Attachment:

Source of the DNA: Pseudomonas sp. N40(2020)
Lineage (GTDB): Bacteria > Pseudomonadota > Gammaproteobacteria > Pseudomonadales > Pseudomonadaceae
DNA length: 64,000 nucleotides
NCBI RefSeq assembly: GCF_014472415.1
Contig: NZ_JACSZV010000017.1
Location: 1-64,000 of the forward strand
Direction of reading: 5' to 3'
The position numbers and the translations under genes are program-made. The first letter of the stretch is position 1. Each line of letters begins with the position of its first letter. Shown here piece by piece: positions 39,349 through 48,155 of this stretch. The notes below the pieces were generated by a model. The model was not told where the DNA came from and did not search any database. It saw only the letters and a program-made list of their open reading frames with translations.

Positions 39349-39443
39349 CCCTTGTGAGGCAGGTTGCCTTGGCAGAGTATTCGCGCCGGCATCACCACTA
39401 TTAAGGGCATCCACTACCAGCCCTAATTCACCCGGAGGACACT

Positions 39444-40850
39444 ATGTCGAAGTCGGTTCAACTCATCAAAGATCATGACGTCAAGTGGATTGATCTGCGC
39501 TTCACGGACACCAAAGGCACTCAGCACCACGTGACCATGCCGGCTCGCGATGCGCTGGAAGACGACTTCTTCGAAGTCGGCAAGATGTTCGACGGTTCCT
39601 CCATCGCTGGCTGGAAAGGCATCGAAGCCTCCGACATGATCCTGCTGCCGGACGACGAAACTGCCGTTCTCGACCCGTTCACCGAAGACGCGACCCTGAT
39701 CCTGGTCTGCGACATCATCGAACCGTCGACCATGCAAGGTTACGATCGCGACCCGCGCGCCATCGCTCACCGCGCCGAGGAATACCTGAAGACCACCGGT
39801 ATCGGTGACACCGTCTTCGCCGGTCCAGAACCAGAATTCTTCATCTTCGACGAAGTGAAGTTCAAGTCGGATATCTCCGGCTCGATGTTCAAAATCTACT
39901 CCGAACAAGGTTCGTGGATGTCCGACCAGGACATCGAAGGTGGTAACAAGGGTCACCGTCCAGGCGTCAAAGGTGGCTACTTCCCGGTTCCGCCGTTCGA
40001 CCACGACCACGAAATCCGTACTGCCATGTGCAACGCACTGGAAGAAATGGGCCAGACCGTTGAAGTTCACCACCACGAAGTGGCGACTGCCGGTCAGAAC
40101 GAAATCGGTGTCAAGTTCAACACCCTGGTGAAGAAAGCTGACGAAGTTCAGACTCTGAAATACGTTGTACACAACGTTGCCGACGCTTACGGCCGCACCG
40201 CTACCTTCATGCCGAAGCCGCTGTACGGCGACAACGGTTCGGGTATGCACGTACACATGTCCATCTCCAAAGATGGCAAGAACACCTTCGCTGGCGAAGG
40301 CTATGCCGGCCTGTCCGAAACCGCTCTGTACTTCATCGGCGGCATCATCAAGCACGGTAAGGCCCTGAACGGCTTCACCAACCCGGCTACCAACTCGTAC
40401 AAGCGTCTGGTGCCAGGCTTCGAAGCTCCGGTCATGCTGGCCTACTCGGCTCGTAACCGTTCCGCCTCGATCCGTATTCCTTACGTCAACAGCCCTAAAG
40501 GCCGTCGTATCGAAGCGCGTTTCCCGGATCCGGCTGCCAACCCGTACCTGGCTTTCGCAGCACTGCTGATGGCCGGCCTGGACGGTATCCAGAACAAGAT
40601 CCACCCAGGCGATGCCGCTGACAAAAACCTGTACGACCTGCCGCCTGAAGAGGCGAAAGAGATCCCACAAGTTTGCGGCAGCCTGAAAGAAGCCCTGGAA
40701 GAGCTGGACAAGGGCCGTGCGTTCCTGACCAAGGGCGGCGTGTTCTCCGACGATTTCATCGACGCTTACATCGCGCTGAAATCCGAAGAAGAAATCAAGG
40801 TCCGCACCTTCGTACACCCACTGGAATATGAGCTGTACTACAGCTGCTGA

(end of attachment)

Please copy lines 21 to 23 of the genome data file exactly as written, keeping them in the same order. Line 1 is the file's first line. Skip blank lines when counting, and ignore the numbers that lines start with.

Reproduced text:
40201 CTACCTTCATGCCGAAGCCGCTGTACGGCGACAACGGTTCGGGTATGCACGTACACATGTCCATCTCCAAAGATGGCAAGAACACCTTCGCTGGCGAAGG
40301 CTATGCCGGCCTGTCCGAAACCGCTCTGTACTTCATCGGCGGCATCATCAAGCACGGTAAGGCCCTGAACGGCTTCACCAACCCGGCTACCAACTCGTAC
40401 AAGCGTCTGGTGCCAGGCTTCGAAGCTCCGGTCATGCTGGCCTACTCGGCTCGTAACCGTTCCGCCTCGATCCGTATTCCTTACGTCAACAGCCCTAAAG